Found-footage horror may be a dying art form, yet one of the very few iterations of the genre is a Netflix must-see. Starring Mark Duplass as Josef and the film’s director, Patrick Brice, as its cameraman Aaron Franklin, Creep is a rare breed of horror filmography. Much like The Invitation, Creep takes a while to build momentum, yet still elicits many a cringeworthy experience throughout its entire runtime. Duplass is phenomenal as the oddball neighbor, evoking the perfect blend of comic relief and terror upon his every portrayal. Creep keeps viewers guessing from start to finish, and it’s not until the very end where the real story is brought to life in its most provocative and unsettling dimension. If the first just wasn’t enough, Netflix likewise has its terrifying sequel to get lost within.

Rotten Tomatoes: 89%

Genre: Comedy, Horror, Romance

Stars: Mark Duplass, Patrick Brice

Director: Patrick Brice

Rating: R

Runtime: 80 minutes

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Get In (2019)

The French horror-thriller Furie (Get In) may not feature any well-known Hollywood stars nor English-speaking dialogue, yet its chilling tale recreated from a Japanese short story is a must-see for every terror junkie. After arriving home from a cleansing family vacation, the Diallos are met by an out-of-place group of residents, whose way of life strays far too close to the disturbing. With an unseen clause written into their lease, which basically bars the police from assisting, the family must learn to live with their new house guests no matter how challenging their newly shared lives may become. Loosely based upon Kobo Abe’s Intruders, a short story in his compilation Beyond the Curve, Get In portrays an experience that is all too real and horrifying: Losing not only one’s living quarters, but also privacy and freedom.

Rotten Tomatoes: N/A

Genre: Horror, Thriller

Stars: Adama Niane, Stéphanie Caillard, Paul Hamy

Director: Olivier Abbou

Rating: R

Runtime: 97 minutes

Watch on Netflix

Picturehouse/Everett Collection

Pan’s Labyrinth (2006)

Despite not being explicitly horror, Guillermo del Toro’s dark fantasy classic still embodies the scare-tastic trope with relative ease. The Spanish storybook lookalike follows a young Ofelia (Ivana Baquero) in the process of moving with her pregnant mother into a large countryside mansion owned and operated by Captain Vidal (Sergi Lopez). The story uses real-world concepts, like the Falange political ideology and Spanish unrest, to evoke the burgeoning terror of its underlying narrative. In the process of unveiling the rebirth of Princess Moanna, Ofelia likewise challenges the tropes of belief and the mystical. Lost in the labyrinth of everyday life, Ofelia must come to grips with her destiny as the Underworld itself reaches out to bind her.

Rotten Tomatoes: 95%

Genre: Drama, Horror, Sci-Fi & Fantasy

Stars: Sergi López, Maribel Verdú, Ivana Baquero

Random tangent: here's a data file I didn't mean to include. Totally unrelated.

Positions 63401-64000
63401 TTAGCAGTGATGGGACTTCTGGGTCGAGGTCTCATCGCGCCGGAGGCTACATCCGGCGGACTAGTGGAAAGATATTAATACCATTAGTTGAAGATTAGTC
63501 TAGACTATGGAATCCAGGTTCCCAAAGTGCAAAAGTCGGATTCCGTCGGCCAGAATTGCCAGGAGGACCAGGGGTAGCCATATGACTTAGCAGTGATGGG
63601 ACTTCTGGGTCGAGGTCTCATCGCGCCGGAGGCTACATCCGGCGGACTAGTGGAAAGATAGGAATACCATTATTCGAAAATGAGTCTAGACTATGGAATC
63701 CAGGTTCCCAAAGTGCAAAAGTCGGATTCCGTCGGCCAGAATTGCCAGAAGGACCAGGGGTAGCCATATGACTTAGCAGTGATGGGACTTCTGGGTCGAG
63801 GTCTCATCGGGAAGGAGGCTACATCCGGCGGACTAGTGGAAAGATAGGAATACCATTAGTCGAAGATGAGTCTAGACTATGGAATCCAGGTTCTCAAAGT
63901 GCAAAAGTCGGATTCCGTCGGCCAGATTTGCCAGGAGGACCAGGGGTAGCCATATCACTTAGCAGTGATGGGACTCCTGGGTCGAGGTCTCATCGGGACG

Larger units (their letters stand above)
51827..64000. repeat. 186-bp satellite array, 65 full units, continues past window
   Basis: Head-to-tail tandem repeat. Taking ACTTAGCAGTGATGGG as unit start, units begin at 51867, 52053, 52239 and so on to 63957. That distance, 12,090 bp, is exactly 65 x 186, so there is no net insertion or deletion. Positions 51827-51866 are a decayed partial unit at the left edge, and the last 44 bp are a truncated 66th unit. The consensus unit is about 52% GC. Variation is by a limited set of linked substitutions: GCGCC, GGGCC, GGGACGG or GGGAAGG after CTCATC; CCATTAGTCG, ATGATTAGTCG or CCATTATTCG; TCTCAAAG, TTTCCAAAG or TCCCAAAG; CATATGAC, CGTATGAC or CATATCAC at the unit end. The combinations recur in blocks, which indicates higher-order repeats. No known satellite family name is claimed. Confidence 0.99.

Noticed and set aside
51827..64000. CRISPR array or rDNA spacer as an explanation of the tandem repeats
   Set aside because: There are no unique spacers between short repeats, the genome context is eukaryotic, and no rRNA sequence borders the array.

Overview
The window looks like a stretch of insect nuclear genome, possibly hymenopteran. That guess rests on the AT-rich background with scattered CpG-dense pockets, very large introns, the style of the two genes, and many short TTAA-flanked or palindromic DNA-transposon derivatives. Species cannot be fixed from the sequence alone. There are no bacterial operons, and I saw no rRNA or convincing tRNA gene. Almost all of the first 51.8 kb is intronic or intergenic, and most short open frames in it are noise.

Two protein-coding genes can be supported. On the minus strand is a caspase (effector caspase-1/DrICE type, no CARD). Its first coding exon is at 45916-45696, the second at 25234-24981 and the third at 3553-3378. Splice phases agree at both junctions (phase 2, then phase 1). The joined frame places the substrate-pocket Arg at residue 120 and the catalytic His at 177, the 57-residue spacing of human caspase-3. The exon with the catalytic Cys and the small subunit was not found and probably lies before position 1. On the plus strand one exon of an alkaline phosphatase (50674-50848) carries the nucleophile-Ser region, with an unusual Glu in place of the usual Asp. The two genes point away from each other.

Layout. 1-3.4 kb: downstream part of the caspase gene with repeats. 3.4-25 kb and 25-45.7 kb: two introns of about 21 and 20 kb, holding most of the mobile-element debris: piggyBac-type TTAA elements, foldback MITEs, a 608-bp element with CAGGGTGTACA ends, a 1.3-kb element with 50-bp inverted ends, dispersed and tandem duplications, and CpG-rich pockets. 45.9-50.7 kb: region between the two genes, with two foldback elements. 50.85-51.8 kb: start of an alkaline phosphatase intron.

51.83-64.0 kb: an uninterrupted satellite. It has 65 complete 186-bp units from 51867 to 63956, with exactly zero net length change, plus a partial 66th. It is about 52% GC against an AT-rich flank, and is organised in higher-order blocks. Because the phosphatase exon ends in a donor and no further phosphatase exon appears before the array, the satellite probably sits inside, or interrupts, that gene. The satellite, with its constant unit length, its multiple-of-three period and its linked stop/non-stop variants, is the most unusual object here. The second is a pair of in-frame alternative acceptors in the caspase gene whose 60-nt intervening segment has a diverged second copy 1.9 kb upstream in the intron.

Director: Guillermo del Toro

Rating: R

Runtime: 115 minutes

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It Comes at Night (2017)

An unexpected hit that was projected to make anywhere between $7 million and $12 million upon its release, It Comes at Night captured viewers with intense fear, acquiring a global $19 million at the box office. It garnered immediate acclaim through the writing and directing of Trey Edward Shults, alongside spellbinding acting from Joel Edgerton and Kelvin Harrison Jr., whose role in the film earned him a nomination for Breakthrough Actor in the 2017 Gotham Independent Film Awards. It Comes at Night is not your average horror movie, escaping from jump scares and meaningless deaths to convey the nail-biting and heartbreaking reality of survival. It portrays the shared experiences of a family living deep in the woods following a zombie-like outbreak.

Rotten Tomatoes: 87%

Genre: Drama, Horror

Stars: Joel Edgerton, Christopher Abbott, Carmen Ejogo

Director: Trey Edward Shults

Rating: R

Runtime: 91 minutes

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The Ritual (2017)

After the death of a close friend mere months before leaving on an expedition together, a group of four decide to make a ritual of the event by way of a hiking trip in Sweden. The getaway seems to serve its purpose with the four, Phil (Arsher Ali), Dom (Sam Troughton), Hutch (Robert James-Collier), and Luke (Rafe Spall), all coming together to mourn the loss of their dear friend. Things start to take a turn for the worse when Dom injures his leg and the four must then embark through an eerie forest that reeks of malcontent and evils unnamed. As the cyclical woodlands draw each party member further and further apart, the reality of their being followed becomes ever-more blatant. Can the expedition escape unharmed, or were they doomed from the very moment of their friend’s untimely demise?

Rotten Tomatoes: 73%

Genre: Art House & International, Horror

Stars: Rafe Spall, Robert James-Collier, Arsher Ali

Director: David Bruckner

Rating: R

Runtime: 94 minutes

Watch on Netflix